Sunday, August 9, 2015

Inaugural Meeting on Smoking & Health Led by Eloise Doctor

The Tuscaloosa News, October 1, 1967
While most internet curiosity seekers are attracted to Eloise for supernatural and frivolous reasons, there are a few who actually care about its history outside of the kitsch. That history includes a high reputation in medical and psychiatric sciences outside of the overly-popularized torture endured by its earlier subjects.

While health and nutrition in school--mostly to combat obesity--are hot button topics in today's world, it was almost unheard of before the 1970s, as this articles attests to. Dr. George Pickett, director of disease control at Eloise led the charge into the field. In conjunction with other prominent health officials the group held a symposium on Smoking and Health at the University of Alabama for individuals in school health programs. It was the first of its kind in the nation.

Tuesday, January 27, 2015

From DeHoCo to Eloise and Back Again

The Milwaukee Journal, January 15, 1937
Theresa Johnson was housed in two of the easiest correction facilities in Michigan to escape from: DeHoCo and Eloise. She made her run during a transfer to the latter from the former and wound up in Milwaukee on the wrong end of two stolen watches. Back to DeHoCo with you, mama.

Seeking John Skalski

Schenectady Gazette,October 3, 1946
John, your brother Thomas Skalski is dead at Eloise. Come get him.

Sunday, January 25, 2015

Obituary for Elijah McCoy

The Afro American, November 9, 1929
Since there is so much information available about the great inventor Elijah McCoy I don't waste much energy searching news articles for him. This one I stumbled into while researching the poverty program mentioned in the last posting. There's nothing groundbreaking in this article either but it was concurrent with his death in 1929 and from a black newspaper.

Monroe County To Get $27,742 Poverty Grant

Toledo Blade, July 11, 1967
Apparently Eloise was fighting poverty as well back in the late '60s. The grant in today's terms would be close to $640,000 and was for an office to coordinate a summer anti-poverty program. I've been unable to locate any further information concerning the matter.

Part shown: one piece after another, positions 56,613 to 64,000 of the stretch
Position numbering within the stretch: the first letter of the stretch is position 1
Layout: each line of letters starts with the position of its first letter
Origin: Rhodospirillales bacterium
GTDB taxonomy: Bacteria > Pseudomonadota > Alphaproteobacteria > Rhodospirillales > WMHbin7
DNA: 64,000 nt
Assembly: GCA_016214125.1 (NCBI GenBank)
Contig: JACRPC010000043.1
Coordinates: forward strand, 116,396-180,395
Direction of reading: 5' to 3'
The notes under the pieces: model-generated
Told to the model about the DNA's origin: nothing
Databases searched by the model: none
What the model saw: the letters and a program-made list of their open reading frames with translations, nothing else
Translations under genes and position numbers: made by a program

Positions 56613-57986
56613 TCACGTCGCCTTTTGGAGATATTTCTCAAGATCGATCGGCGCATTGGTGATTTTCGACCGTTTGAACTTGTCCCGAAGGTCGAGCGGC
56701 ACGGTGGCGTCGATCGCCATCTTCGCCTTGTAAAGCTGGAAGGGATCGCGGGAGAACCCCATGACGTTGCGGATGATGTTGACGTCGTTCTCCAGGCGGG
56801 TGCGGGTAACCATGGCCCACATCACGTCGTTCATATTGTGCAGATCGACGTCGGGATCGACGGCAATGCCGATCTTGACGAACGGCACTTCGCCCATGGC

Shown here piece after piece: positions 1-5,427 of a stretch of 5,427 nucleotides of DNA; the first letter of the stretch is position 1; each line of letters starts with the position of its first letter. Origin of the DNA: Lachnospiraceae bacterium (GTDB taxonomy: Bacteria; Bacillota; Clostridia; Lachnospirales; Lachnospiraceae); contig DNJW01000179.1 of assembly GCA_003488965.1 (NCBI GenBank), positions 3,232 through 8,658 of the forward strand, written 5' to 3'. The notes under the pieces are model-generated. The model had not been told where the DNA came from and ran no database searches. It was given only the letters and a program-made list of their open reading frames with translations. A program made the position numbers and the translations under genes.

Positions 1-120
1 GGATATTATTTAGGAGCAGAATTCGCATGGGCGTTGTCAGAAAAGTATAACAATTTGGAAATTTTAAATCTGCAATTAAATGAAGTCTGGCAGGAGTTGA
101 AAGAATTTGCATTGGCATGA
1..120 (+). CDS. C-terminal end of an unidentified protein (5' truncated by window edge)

Friday, January 23, 2015

Insane Woman's Deed

The Coloma Courier, September 19, 1900
For 6 years Lulu Turbenning's mania lay in waiting before reaching a sudden and dark crescendo. Whereby she strangled her wardmate Rebecca Tiernan with strips of clothing that she had fastened into a ligature. When the deed was discovered by a nurse making her rounds, Turbenning was still pulling the makeshift cord. The murderess made no comment when asked about her deed.

And in German for the more adroit readers:

Indiana Tribune, September 8, 1900

Tuesday, January 6, 2015

Music Held Cure For Neuroses

St. Petersburg Times, March 26, 1944
Although it's been over 75 years since Dr. Ira Altschuler pioneered the field of music therapy at Eloise, and displayed the positive effects it has on mental health, it is still considered an alternative form of psychiatric treatment within the Veteran's Administration.

Back in 1944 Altschuler called neuroses "the scourge of World War II" and the same could be argued about PTSD in the modern age of warfare. Of course, the good doctor had the sense to suggest that both musicians and mental health practitioners would build the "prescription after the manner of a pharmacist" to tend to each individual's specific needs. That would cost money and more time than the government bureaucrat is willing to spend on sacrificial lambs. Which only offers further proof that common sense, reason and morality are currently running retrograde a few hundred years behind technology.